Week 3 – Teaching Old Column Headers New Tricks

Last week, I worked on gathering all the features that we want the new Metadata Environment to have, and identified some useful JavaScript libraries for implementing them. This week, I started outlining in more specific terms how I plan to implement some of these features.

When the user imports a CSV file into the environment, scripts render it as a table on the browser page; from this table display, the user can then drag and drop properties and classes to the column headers. The column headers right now are constructed from the headers of the original CSV file, but we want to be able to convey additional information in these headers when the table is rendered.

Many of the planned functions I discussed with my mentors relate to feedback from or interactions with the headers. For example, we want the color of the headers to change to reflect whether or not the user has completed all of the designations necessary for the CSV to RDF conversion – this way, it will be easy for the user to simply glance at the headers and see what still requires his or her attention. This means providing obvious blanks for classes and properties. Additionally, these blank spots should highlight somehow when a user is dragging a class or property, to give visual feedback for valid places to drop those items. Style changes that react to user interactions should make it easier for the user to understand how the environment works.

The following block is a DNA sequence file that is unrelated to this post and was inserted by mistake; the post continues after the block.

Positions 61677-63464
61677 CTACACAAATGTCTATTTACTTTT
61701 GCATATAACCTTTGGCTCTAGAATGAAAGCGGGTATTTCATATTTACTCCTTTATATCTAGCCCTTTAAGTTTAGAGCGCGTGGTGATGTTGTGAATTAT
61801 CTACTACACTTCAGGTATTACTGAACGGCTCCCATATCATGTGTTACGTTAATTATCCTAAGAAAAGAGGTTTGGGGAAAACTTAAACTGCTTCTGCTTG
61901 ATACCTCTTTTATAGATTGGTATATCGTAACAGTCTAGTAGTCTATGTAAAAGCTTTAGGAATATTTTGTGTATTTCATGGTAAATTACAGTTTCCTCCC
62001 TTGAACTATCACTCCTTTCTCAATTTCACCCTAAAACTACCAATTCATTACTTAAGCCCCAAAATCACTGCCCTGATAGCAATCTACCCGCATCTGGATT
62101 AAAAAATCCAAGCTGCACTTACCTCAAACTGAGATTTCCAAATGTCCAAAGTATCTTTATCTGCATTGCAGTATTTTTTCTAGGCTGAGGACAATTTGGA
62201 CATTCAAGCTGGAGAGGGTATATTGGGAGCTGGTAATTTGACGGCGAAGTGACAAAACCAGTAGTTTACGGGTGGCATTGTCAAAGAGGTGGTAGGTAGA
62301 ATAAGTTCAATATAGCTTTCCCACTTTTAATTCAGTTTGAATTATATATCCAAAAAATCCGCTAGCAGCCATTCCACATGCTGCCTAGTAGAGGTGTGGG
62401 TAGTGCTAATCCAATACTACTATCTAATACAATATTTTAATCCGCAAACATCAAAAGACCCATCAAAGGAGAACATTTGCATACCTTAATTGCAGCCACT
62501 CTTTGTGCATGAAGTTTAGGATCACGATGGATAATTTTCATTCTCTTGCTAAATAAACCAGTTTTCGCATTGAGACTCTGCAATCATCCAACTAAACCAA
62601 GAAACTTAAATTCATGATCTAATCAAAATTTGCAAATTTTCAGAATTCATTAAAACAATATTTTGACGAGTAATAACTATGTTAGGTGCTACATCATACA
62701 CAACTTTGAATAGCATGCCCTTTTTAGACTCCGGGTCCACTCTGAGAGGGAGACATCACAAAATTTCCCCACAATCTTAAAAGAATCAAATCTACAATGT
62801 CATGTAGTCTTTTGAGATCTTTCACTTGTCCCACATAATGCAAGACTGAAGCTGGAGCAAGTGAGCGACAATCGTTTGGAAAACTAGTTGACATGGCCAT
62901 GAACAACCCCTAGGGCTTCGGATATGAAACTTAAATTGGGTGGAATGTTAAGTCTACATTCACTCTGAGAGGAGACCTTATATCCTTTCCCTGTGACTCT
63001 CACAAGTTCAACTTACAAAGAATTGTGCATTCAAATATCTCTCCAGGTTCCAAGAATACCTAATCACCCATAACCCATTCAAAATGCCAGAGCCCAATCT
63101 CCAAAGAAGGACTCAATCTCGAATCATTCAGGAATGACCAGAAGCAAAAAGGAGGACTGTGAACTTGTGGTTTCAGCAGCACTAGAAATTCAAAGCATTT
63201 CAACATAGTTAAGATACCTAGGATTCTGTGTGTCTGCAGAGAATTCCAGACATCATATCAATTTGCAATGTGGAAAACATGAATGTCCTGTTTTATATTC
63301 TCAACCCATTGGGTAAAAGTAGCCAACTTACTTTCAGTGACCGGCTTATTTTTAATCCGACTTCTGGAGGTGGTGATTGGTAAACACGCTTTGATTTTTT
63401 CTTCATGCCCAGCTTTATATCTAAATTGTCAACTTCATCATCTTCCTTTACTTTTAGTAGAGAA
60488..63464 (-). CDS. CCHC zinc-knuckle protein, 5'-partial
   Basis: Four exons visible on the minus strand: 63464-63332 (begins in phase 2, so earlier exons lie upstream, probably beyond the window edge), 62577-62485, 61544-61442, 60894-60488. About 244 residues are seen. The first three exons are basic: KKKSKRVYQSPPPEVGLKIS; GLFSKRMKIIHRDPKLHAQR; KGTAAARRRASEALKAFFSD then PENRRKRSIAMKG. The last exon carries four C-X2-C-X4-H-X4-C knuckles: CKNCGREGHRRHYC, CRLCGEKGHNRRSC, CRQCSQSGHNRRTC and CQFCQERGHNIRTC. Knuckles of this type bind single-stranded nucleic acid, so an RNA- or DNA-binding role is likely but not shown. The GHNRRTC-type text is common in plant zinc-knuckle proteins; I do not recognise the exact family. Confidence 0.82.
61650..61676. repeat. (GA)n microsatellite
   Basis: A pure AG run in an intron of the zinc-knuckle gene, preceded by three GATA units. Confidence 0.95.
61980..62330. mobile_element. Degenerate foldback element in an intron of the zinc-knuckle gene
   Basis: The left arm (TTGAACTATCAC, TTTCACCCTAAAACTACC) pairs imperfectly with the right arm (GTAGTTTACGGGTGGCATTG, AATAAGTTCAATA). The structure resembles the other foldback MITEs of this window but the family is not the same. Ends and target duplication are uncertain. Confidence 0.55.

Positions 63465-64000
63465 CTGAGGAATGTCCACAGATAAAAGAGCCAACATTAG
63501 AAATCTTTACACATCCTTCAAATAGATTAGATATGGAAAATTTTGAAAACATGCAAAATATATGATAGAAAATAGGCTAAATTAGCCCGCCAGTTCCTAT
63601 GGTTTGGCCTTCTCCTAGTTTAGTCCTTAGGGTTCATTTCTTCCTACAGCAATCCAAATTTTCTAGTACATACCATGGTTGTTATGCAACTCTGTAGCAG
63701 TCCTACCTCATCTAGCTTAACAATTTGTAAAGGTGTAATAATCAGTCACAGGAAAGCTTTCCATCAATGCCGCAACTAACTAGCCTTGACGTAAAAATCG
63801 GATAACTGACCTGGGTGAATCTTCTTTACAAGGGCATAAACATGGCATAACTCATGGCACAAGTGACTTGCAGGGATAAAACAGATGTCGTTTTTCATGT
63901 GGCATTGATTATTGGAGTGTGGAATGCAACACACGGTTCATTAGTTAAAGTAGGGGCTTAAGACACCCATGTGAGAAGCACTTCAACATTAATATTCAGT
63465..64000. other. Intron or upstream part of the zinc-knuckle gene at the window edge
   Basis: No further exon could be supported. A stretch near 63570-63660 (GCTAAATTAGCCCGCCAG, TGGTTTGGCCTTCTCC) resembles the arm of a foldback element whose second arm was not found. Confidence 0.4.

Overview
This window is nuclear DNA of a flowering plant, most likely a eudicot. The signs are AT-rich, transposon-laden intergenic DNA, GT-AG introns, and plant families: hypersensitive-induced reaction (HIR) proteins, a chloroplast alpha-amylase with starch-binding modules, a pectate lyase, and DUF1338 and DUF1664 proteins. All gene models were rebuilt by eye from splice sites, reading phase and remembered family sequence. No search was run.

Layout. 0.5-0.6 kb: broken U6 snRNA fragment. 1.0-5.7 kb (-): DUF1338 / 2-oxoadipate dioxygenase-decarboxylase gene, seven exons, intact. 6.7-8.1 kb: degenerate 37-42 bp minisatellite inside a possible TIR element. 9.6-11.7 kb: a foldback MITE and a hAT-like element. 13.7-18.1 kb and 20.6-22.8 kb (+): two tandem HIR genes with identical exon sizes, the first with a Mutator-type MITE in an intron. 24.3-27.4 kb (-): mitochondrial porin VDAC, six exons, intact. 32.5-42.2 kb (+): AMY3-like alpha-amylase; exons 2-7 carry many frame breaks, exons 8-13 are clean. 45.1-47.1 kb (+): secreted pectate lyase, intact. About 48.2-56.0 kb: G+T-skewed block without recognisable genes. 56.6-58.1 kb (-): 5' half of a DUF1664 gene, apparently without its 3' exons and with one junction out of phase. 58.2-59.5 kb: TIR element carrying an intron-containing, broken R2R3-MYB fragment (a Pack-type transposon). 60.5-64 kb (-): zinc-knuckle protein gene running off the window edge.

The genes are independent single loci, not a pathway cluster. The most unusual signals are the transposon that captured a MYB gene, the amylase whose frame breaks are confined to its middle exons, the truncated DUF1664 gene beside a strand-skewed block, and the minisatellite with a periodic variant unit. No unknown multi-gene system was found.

The column headers must also perform more complex tasks, as well, that require the page scripts to know which columns in the table (if any) have been selected by the user. I have been working on getting these functionalities down late this week, and I will be continuing early next week. I have been working in small test files to get these functions up and running, so that they will hopefully be easier to implement in the existing page starting next week.

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